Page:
Stocks ended off their lows of the day but still were firmly in the red, after Federal Reserve chairman Greenspan put the kibosh on Wall Street's hopes for an intermeeting interest rate cut earlier today.

In a revision of the

Humphrey-Hawkins testimony that he gave to Congress earlier this month, Greenspan expressed more concern about the health of the economy, but not enough to warrant a reduction in the

fed funds rate before the Fed's next official meeting on Mar. 20.

The

Dow Jones Industrial Average, which soared 200 points Monday on speculation that the Fed might cut rates this week, has nearly reversed those gains. Losses in interest-rate sensitive stocks were particularly steep, as the

Philadelphia Stock Exchange/KBW Bank Index

, was off 1.5%, and

Morgan Stanley Cyclical Index

, down 0.6%, both fell on the news.

The

Nasdaq Composite Index, which also got a break earlier this week as talk of an interest-rate reduction brewed, ended at levels last seen in December 1998. Among the technology groups punished in late-day action were chipmakers, PC makers, networking-equipment companies and Internet names.

After warning that it expects revenue in its fiscal first quarter to drop 20% from fourth-quarter levels, specialty chipmaker

Altera

(SYMBOL)

saw its ratings cut by the analyst community today. Both

UBS Warburg

and

Lehman Brothers

trimmed their earnings estimates this morning. In recent action, Altera was down 1.1% to $23.13.

Elantec Semiconductor

(ELNT)

warned earnings and revenue in its fiscal second-quarter would fall below Wall Street's targets, sending its stock lower by a whopping 35.4% to $19.81.

Over on the

blue-chip index, the scene was bloody.

IBM

(IBM) - Get Report

, down 2.6%,

SBC Communications

(SBC)

, lower 5.7%,

J.P. Morgan

(JPM) - Get Report

, behind 2%, and

General Electric

(GE) - Get Report

, off 3.1%, each took away more than 10 points from the Dow.

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Sector Watch

Retail stocks traded lower in recent action, as rate-cut hopes were dashed earlier today. The

S&P Retail Index

was off 1.7%, with components

Home Depot

(HD) - Get Report

, lower by 4.7% to $42.50, and

Wal-Mart

(WMT) - Get Report

, off 1.8% to $50.09.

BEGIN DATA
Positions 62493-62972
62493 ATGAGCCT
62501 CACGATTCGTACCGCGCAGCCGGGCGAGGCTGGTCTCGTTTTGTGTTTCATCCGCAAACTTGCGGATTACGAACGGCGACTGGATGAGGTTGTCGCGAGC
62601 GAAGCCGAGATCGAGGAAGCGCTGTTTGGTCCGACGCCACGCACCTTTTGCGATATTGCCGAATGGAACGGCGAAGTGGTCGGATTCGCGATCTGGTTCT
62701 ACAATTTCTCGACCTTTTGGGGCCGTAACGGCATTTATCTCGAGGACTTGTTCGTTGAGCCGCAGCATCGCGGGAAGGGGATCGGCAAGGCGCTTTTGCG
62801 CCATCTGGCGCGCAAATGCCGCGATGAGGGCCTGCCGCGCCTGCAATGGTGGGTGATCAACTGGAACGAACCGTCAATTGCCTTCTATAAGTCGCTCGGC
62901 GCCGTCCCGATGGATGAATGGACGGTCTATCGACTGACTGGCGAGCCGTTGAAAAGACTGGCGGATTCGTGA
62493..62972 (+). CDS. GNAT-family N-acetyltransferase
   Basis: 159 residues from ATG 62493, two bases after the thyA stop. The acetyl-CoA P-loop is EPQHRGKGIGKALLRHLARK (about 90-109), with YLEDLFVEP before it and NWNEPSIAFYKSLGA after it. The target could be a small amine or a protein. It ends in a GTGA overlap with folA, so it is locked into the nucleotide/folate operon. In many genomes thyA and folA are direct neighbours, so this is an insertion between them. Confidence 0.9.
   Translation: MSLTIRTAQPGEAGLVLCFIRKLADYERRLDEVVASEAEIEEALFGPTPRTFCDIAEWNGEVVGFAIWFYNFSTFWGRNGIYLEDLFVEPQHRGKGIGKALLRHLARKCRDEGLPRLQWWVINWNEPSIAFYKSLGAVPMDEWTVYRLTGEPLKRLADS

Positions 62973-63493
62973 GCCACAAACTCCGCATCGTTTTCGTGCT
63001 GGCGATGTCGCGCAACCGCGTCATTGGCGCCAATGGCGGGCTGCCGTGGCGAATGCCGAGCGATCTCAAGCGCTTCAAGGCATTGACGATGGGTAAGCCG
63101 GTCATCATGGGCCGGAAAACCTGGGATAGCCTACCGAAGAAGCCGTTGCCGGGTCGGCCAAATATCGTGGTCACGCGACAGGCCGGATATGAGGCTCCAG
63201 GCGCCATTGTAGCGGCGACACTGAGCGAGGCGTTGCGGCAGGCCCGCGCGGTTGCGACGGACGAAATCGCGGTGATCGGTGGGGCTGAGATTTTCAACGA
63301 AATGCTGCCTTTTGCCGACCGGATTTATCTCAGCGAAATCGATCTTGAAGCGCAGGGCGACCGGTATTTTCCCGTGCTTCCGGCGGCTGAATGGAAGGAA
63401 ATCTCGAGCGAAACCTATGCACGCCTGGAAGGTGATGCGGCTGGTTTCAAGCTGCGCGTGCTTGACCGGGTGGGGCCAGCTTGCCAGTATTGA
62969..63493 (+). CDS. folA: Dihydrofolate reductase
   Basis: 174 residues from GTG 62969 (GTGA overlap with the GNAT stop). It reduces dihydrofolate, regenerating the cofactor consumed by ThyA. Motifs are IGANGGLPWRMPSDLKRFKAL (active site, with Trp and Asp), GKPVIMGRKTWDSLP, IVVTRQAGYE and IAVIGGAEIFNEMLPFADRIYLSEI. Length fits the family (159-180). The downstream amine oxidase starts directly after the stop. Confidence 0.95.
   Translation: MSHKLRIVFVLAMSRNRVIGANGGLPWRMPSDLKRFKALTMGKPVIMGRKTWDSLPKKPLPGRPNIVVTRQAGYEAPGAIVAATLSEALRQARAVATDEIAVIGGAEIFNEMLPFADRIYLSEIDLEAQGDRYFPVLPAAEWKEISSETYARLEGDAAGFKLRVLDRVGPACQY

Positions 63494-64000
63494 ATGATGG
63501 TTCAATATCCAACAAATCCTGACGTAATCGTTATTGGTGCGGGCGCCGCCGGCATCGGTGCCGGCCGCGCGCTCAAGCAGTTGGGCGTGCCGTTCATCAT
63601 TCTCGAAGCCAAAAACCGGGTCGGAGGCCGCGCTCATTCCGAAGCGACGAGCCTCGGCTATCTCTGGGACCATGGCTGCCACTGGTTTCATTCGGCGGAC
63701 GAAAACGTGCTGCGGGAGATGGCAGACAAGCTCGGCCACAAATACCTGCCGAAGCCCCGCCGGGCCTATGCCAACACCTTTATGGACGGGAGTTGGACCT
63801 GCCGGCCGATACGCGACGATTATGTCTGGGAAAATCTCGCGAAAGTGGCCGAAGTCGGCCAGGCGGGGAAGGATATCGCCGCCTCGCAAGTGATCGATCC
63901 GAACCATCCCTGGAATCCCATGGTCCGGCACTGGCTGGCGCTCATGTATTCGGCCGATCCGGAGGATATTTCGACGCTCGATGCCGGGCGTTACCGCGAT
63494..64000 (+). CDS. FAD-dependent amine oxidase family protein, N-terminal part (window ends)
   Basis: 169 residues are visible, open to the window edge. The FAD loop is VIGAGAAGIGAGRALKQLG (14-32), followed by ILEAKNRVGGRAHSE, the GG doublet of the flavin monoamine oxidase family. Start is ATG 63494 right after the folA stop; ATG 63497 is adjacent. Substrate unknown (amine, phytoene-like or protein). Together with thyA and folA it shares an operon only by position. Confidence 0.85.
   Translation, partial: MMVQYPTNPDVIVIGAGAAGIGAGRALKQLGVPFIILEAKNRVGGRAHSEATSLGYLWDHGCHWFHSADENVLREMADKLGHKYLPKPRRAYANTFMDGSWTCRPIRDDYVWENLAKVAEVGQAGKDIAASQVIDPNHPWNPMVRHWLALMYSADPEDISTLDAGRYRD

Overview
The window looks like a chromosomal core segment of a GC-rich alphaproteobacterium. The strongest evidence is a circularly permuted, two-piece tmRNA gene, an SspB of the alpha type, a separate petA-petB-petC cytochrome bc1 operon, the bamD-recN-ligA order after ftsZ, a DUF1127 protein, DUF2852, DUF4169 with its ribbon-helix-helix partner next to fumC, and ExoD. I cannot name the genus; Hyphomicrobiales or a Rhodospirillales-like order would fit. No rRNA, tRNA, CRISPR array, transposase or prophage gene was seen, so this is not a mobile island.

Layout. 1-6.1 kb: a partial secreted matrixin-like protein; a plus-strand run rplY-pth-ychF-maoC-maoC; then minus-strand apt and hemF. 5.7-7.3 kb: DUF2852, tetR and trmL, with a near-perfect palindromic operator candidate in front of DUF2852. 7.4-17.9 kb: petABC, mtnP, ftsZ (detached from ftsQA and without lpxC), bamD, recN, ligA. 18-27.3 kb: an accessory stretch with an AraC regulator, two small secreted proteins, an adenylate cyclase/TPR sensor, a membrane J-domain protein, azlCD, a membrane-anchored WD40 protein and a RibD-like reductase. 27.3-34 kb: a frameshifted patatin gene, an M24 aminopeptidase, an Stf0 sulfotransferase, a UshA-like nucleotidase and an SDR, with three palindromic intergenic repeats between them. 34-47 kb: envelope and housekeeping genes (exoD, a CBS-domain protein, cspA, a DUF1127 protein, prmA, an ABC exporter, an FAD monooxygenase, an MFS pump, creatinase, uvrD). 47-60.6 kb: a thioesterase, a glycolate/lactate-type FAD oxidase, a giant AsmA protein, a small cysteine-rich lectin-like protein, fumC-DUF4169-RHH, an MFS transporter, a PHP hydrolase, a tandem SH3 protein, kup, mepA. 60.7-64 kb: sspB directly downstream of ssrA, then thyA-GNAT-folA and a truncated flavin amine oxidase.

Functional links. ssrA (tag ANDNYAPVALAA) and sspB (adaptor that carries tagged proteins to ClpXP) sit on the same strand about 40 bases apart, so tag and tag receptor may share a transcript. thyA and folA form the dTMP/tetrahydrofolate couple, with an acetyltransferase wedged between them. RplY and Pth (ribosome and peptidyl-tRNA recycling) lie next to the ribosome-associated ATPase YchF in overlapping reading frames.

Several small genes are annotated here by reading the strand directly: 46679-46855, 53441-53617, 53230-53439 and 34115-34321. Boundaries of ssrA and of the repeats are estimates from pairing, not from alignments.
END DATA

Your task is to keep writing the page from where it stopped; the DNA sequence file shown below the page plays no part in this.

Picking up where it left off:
Investors weren't even seeking shelter in the safety of gold -- a little profit-taking, perhaps? The

Philadelphia Stock Exchange Gold and Silver Index

was down 1.9%. The index lately has gotten a nice bounce off frightened investors fleeing to that which is usually the ultimate defensive.

Still, not all defensives were on the slide; drugmakers were doing fairly well. The

American Stock Exchange Pharmaceutical Index

was up 0.7%. Yesterday, component

Eli Lilly

(LLY) - Get Report

, up 1.9% to $79.46, won approval from the

Food and Drug Administration

for its ever-popular depression medication, Prozac, to be administered in a weekly form.

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Bonds/Economy

Treasuries were mixed as traders realize they will probably have to wait until late March for an interest-rate cut. The short-dated securities, which are more sensitive to revisions in short-term lending rates, were moving positively now after having slipped earlier this morning. The long bond was down slightly, while its yield has not changed much.

As noted above, Fed head Greenspan today updated his Feb. 13 testimony before Congress. Speaking to the

House Financial Services Committee

, he once again

expressed concern about the economy, reiterating that he expects a slow recovery and possibly more dips before the eventual pickup. Though his words clearly point to further rate-cutting, his remarks also snuffed out hopes that the Fed would move before its next scheduled meeting, on March 20.

The benchmark 10-year

Treasury note lately was up 10/32 to 100 21/32, lowering its yield to 4.914%.

In economic news, the revised reading of the

gross domestic product

(

definition |

chart |

source

), which measures the rate at which goods and services are produced in the nation, is at 1.1% for the fourth quarter of last year, its slowest growth since the second quarter of 1995, when it was 0.3% lower. Still, it is slightly above the 1.0% predicted by economists in the

Reuters

poll.

The latest

Mortgage Applications Survey

(

definition |

chart |

source

) detected an increase in the purchase of new units, but a decrease in home refinancing.

For the week ended Friday, the purchase index rose to 291.4 from the previous week's 274.3. The refinancing index fell to 2140.4 from 2346.1. Greenspan mentioned the relatively strong showing in home

and automobile sales as a sign that some sections of the economy are holding steady.

The

Chicago Purchasing Managers' Index

(

definition |

chart) rose to 43.2 during February after falling to 40.2 for January. The gauge indicates a contraction in the manufacturing sector when below 50.

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